Roy Exum: VW-UAW Fiasco Begins

Monday, April 21, 2014 - by Roy Exum
Roy Exum
Roy Exum

One pundit who is awaiting the opening volleys of “The Volkswagen Hearings” is calling today’s start of the labor union fiasco at the Hamilton County Courthouse as fascism at its finest. That’s what you call it, he wrote in a fiery way, when the union, the employer and the president of the United States all line up on the same side.

“And this push to eviscerate the legal rights of VW employees is yet more proof that the management philosophy of the automobile manufacturer founded by Adolph Hitler hasn’t evolved much since the fall of the Third Reich,” wrote Matthew Vadum in a current article on the “American Thinker” website. He is obviously incensed that an appeal of the 712-626 outcome is even being taken seriously.

“Many Americans don’t know that in 1937,” he wrote, “Hitler’s government created the then-government owned manufacturer originally called Gesellschaft zur Vorbereitung des Deautschen Volkswagens mbH (German for “Society for the preparation of the German People’s car”), It was soon renamed Volkswagenwerk (German for “The People’s Car Company”),” he added.

While the last thing today’s National Labor Relations Board hearing needs is a liberal dash of Hitler, it comes as a delightful addition to the three-ring circus most could have predicted several years ago when the VW officials invited the UAW to sit down for tea. While it is painfully obvious the UAW is not welcomed in Chattanooga and while the union failed miserably to produce “a better tomorrow formula” for the rank-and-file in a three-year campaign, this week’s hearing is regarded as more than a dying-breath exercise by those in the automotive industry.

Labor Judge Melissa Olivero, a 45-year-old expert in administrative law from Illinois, is expected to hear plenty as the UAW, desperate after spending $5 million to organize the Chattanooga assembly plant only to get defeated, will call a parade of witnesses in an effort to influence the five-member NLRB board to overturn the outcome based on Olivero’s opinion alone.

Olivero, a graduate of Michigan law and once a captain in the U.S. Army, is regarded as knowledgable and fair but the NLRB, according to auto industry insiders, now has a heavy Obama flavoring and the president was quick to sound off following the union defeat in Chattanooga, telling reporters that Tennessee politicians "are more concerned about German shareholders than American workers.”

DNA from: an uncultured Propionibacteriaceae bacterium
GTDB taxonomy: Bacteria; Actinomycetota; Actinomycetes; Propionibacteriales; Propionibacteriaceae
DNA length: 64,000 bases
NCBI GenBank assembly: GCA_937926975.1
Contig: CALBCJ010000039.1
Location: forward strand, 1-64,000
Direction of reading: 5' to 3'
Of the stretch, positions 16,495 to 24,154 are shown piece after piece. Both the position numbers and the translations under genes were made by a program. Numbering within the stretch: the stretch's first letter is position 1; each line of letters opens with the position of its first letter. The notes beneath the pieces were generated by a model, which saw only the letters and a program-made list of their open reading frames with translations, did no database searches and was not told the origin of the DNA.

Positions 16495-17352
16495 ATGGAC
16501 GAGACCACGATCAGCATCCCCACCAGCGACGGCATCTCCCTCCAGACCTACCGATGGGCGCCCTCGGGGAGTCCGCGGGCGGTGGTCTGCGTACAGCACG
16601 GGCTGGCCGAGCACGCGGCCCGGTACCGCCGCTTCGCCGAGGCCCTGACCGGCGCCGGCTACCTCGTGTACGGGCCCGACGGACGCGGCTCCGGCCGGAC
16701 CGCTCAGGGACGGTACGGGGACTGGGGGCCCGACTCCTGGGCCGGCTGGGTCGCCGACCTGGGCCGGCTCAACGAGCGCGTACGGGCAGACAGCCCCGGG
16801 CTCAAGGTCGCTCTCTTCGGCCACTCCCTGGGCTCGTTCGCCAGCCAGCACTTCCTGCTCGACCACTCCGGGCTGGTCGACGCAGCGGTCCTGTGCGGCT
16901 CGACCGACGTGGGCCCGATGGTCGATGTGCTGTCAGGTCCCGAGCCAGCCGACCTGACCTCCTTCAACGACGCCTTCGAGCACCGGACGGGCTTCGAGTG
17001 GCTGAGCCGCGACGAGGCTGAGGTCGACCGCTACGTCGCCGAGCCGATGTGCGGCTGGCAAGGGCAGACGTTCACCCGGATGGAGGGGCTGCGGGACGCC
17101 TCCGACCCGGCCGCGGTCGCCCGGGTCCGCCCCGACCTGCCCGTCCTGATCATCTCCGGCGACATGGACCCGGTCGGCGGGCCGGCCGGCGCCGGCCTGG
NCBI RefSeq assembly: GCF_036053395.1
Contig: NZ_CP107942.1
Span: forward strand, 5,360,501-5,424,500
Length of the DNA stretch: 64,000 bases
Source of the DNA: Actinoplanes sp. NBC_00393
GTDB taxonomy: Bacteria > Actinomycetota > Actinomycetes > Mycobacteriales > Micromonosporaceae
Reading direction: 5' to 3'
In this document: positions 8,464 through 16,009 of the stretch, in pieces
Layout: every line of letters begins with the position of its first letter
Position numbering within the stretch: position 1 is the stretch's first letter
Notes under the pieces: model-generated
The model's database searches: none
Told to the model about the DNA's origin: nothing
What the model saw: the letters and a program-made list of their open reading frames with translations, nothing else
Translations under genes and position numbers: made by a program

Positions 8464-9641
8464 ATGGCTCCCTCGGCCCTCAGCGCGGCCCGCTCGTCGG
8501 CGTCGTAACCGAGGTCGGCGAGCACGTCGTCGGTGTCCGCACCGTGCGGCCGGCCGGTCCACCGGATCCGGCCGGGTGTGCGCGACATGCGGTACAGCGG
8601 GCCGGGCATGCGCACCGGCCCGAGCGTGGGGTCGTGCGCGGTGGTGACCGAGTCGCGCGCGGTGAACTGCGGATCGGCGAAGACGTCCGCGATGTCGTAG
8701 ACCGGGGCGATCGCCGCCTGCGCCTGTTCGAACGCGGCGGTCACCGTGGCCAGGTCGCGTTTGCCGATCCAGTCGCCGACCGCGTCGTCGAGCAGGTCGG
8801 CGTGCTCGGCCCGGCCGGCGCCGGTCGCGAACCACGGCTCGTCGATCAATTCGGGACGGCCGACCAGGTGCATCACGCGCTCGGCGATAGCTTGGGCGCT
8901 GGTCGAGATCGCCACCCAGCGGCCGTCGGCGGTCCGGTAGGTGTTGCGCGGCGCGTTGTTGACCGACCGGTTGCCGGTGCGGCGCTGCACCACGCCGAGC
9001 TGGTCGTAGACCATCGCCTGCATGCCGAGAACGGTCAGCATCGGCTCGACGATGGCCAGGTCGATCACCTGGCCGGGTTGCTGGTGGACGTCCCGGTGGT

It could take months for Olivero to sort through a mine field of charges and counter charges after the hearing, which should take the better part of the week. Some who were subpoenaed refuse to appear (Senator Bob Corker is out of the country) and many believe the union’s attempt is “like trying to shovel smoke.”

The stakes are huge. The UAW has fewer than 400,000 members remaining from the 1.5 million in 1979 and, with Detroit’s “Big Three” -- Ford, General Motors and Chrysler -- slashing over 200,000 jobs in recent years, the union’s dues-paying members are dwindling. That’s why it is imperative for the UAW to quickly infiltrate the foreign automakers in the South before Michigan becomes a right-to-work state next year. Tennessee is already a right-to-work state, which hurts badly when organizers try to induce an assembly line worker to pay monthly dues while other members of the same work team decline.

Then there is the ever-shadowy new SUV that VW dealers in America are loudly clamoring to be built and boost sagging sales. While a new Passat was just introduced at the New York car show, VW sales were down 11 percent in the U.S. during the first quarter and corporate officials are being roundly criticized for their inability to move forward with the long-awaited SUV.

Chattanooga is heavily rumored to be the preferred site when the new model is built but the German union IG-METAL has a powerful voice on the VW board and has vowed they will block Chattanooga, giving the manufacturing rights instead to VW’s plant in Mexico. Tennessee has offered $300 million in incentives, which the UAW is claiming skewed the vote, and the UAW has flailed Tennessee politicians who are keenly aware of not just the union’s colorful history but also the general public’s worry that a UAW presence in Chattanooga will soon turn the Scenic City into “another Detroit.”